polymorphic lambda calculus, F2. Girard additionally proved a Representation Theorem: every function on natural numbers that can be proved total in secondorder intuitionistic predicate logic, P2, can be represented in F2. Reynolds additionally proved an Abstraction Theorem: every term in F2 satisfies a suitable notion of logical relation; and formulated a notion of parametricity satisfied by wellbehaved models. We observe that the essence of Girard’s result is a projection from P2 into F2, and that the essence of Reynolds’s result is an embedding of F2 into P2, and that the Reynolds embedding followed by the Girard projection is the identity. We show that the inductive naturals are exactly those values of type natural that satisfy Reynolds’s notion of parametricity, and as a consequence characterize situations in which the Girard projection followed by the Reynolds embedding is also the identity. An earlier version of this paper used a logic over untyped terms. This version uses a logic over typed term, similar to ones considered by Abadi and Plotkin and by Takeuti, which better clarifies the relationship between F2 and P2. This paper uses colour to enhance its presentation. If the link below is not blue, follow it for the colour version.
Formal Parametric Polymorphism
 Theoretical Computer Science
, 1993
"... A polymorphic function is parametric if its behavior does not depend on the type at which it is instantiated. Starting with Reynolds's work, the study of parametricity is typically semantic. In this paper, we develop a syntactic approach to parametricity, and a formal system that embodies this appro ..."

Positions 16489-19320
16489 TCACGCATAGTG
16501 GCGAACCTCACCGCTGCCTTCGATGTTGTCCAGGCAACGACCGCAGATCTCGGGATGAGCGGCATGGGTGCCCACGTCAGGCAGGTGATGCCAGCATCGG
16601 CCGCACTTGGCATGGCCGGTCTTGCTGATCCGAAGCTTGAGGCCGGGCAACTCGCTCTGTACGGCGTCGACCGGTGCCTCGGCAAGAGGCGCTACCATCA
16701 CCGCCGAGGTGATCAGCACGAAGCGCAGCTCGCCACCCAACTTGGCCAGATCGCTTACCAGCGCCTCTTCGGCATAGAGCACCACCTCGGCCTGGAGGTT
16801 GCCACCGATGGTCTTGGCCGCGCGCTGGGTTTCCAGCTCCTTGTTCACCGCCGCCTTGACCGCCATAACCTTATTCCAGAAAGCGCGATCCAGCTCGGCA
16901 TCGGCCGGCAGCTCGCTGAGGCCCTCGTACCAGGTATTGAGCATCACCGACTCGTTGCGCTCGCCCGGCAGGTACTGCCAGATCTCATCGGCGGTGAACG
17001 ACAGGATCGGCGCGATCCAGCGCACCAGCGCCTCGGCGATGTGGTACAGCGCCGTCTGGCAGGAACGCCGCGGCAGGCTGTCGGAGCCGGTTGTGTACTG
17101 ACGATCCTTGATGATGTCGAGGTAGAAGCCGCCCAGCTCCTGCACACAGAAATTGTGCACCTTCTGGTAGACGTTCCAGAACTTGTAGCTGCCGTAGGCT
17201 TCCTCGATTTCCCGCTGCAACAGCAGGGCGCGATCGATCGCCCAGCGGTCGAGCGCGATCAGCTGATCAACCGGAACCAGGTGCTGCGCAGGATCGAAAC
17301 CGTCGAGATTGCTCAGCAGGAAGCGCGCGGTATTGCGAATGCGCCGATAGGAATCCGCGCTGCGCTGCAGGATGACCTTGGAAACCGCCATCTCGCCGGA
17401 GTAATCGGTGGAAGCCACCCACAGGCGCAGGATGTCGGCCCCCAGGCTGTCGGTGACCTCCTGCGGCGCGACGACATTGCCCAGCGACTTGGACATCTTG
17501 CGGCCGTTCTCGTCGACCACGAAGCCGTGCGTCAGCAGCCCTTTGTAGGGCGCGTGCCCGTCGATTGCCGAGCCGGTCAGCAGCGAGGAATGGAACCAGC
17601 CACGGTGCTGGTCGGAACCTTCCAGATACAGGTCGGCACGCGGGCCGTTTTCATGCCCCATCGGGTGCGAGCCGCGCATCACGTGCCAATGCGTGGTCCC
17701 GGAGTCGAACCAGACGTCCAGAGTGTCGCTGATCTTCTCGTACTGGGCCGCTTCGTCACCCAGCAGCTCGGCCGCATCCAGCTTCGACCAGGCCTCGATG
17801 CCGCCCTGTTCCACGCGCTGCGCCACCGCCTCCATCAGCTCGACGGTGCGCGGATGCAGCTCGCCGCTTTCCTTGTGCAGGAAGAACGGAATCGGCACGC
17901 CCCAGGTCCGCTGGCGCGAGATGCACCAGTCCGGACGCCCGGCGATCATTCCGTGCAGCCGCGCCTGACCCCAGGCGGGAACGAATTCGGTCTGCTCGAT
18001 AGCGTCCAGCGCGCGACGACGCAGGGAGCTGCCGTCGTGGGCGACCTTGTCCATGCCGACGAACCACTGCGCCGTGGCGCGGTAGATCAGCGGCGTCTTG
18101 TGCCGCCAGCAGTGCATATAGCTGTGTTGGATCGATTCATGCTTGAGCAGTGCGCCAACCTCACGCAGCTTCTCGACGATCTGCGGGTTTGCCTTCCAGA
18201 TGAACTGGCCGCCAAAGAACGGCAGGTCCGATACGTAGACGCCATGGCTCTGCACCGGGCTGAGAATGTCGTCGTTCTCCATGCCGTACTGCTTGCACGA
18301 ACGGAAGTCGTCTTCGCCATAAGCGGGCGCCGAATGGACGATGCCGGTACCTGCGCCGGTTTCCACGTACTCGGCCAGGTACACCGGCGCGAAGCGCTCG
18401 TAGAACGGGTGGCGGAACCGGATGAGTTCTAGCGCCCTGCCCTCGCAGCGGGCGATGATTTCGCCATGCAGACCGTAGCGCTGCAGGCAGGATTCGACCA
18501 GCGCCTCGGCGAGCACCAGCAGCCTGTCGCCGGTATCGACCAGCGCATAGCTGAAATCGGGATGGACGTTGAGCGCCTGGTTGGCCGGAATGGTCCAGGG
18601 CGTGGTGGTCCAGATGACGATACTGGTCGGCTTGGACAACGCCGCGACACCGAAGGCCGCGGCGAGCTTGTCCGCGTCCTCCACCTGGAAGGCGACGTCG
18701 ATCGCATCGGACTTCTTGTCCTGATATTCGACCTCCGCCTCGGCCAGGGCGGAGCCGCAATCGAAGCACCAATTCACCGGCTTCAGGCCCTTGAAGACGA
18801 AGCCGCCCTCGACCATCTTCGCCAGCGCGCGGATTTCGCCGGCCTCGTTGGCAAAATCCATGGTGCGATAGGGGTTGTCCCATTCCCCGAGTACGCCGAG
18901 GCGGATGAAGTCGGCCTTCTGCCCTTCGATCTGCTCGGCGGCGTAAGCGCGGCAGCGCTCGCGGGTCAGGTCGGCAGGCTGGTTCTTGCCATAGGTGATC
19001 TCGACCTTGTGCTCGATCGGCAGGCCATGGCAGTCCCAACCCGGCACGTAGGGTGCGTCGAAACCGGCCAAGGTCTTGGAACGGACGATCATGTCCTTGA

Abstract
 Add to MetaCart
A polymorphic function is parametric if its behavior does not depend on the type at which it is instantiated. Starting with Reynolds's work, the study of parametricity is typically semantic. In this paper, we develop a syntactic approach to parametricity, and a formal system that embodies this approach, called system R . Girard's system F deals with terms and types; R is an extension of F that deals also with relations between types. In R , it is possible to derive theorems about functions from their types, or "theorems for free", as Wadler calls them. An easy "theorem for free" asserts that the type "(X)XBool contains only constant functions; this is not provable in F. There are many harder and more substantial examples. Various metatheorems can also be obtained, such as a syntactic version of Reynolds's abstraction theorem. 1. Explicit relations A polymorphic function is parametric if its behavior does not depend on the type at which it is instantiated [Strachey 1967] . A function that reverses lists, for example, is parametric because it does not look at the types of the elements of the lists given as inputs. There are important nonparametric polymorphic functions, such as a print function that maps values of any type to text representations. With this caveat, it can be argued that "truly" polymorphic functions are parametric, and in any case it is the parametric polymorphic functions that form the core of languages such as ML [Milner, Tofte, Harper 1989] . Reynolds's work provides a precise counterpart to the informal definition of parametricity just given [Reynolds 1983; Ma, Reynolds 1991] . Reynolds's abstraction theorem concerns a language similar to Girard 's system F [Girard, Lafont, Taylor 1989], and implies that the instances of a polymorphic function at d...